This is the most ambitious thing I’ve ever read The scope of this is just hugely imaginative The idea is to create the new and perfect galactic empire The old one is dying But new empires don’t just pop up overnight; it takes years for the right circumstances to arise; it takes years for all the pieces to slot perfectly into place The brightest mind of the age has used his incredibly farfetched yet incredibly brilliant psychohistory to predict the exact date the empire will fall He has used this field of academia to predict the future and because of this he can alter events long after his death and guide his fledgling civilisation into powerThe old empire will crumble in exactly 300 years so he manipulates the ruling body to send him and his following to a remote planet that will eventually develop into something grand The settlers are all scientists and they’re all set on one manipulated goal Harry Seldon controls the future from the grave; he knew what would happen and he knew exactly when the people of the future should act He predicted that it would take 1000 years for the new empire to be born So he appears to them in real moments of crisis in pre recorded holograms to guide them in the right direction “To succeed planning alone is insufficient One must improvise as well” It’s a remarkable book so broad and innovative I’m shocked reading this today; imagine what it would have bene like reading it in the 50s It clearly defines so much of the genre Star Wars and Star Trek clearly drew upon Asimov’s foundation Would they have existed without it? The parallels are here It’s a visionary book though there are a few problems with it All the characters are scientists and politicians; they are powerful and driven; they are singular in their forceful purposes None of them really have the chance to develop That’s not the purpose of this story The idea is to show the development of a nation of an empire across the centuries I found it hard to fully invest in it because of this The scenes that didn’t have Harry Seldon in felt a little flat He was the glue that held it together the rest of the characters were forgettable Thus there is no action or real climax Structurally speaking this is essentially five short stories put together They’re decades apart and so were the characters It shows the development of an empire but from a great deal of distance There was no real human element or emotions involved This work is practically a work of genius though it was impossible to fully care about the story because everything was objectified It was a major case of show rather than tell So I couldn’t rate it five stars even if I was tempted to I’m a realist I know he couldn’t have told the story any other way but for me it lacked the human angle “The fall of Empire gentlemen is a massive thing however and not easily fought It is dictated by a rising bureaucracy a receding initiative a freezing of caste a damming of curiosity—a hundred other factors It has been going on as I have said for centuries and it is too majestic and massive a movement to stop” This was a great book though it lacked that vital element of storytelling It was very deceiving at the start too; it was uite dry I almost gave up with it but I’m glad I persisted I will be reading further into the series to see how things go but I will most likely only go so far as the original trilogyYou can connect with me on social media via My Linktree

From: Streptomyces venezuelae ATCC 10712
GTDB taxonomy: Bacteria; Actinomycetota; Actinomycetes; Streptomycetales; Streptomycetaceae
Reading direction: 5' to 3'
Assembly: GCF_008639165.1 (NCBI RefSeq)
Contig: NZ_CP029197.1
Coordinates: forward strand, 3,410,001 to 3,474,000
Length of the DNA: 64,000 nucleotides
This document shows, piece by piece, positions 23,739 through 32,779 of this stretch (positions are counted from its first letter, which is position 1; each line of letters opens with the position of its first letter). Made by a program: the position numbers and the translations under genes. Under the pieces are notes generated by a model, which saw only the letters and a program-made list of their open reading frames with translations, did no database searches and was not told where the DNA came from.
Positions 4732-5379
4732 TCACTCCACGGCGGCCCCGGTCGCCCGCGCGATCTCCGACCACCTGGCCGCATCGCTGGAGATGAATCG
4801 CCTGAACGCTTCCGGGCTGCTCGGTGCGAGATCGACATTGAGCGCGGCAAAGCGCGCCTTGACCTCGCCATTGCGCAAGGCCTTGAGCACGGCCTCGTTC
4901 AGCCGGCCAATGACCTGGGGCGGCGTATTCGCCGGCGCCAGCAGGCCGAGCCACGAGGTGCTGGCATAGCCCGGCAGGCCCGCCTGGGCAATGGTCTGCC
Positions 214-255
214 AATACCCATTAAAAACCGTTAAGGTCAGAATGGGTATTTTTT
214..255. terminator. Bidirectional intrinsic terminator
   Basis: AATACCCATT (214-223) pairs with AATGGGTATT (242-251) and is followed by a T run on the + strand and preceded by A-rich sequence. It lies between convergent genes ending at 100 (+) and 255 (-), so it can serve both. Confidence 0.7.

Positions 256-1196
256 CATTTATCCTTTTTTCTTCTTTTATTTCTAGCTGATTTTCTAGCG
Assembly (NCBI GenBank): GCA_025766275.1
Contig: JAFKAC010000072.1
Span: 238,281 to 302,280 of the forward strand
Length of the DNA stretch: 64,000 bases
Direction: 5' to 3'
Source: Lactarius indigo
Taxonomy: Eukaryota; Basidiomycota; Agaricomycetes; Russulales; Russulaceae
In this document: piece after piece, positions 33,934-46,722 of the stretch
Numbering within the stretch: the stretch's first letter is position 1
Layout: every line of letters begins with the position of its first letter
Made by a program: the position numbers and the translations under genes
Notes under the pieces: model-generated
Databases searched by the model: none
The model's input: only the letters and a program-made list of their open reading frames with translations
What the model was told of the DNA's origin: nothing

4. says: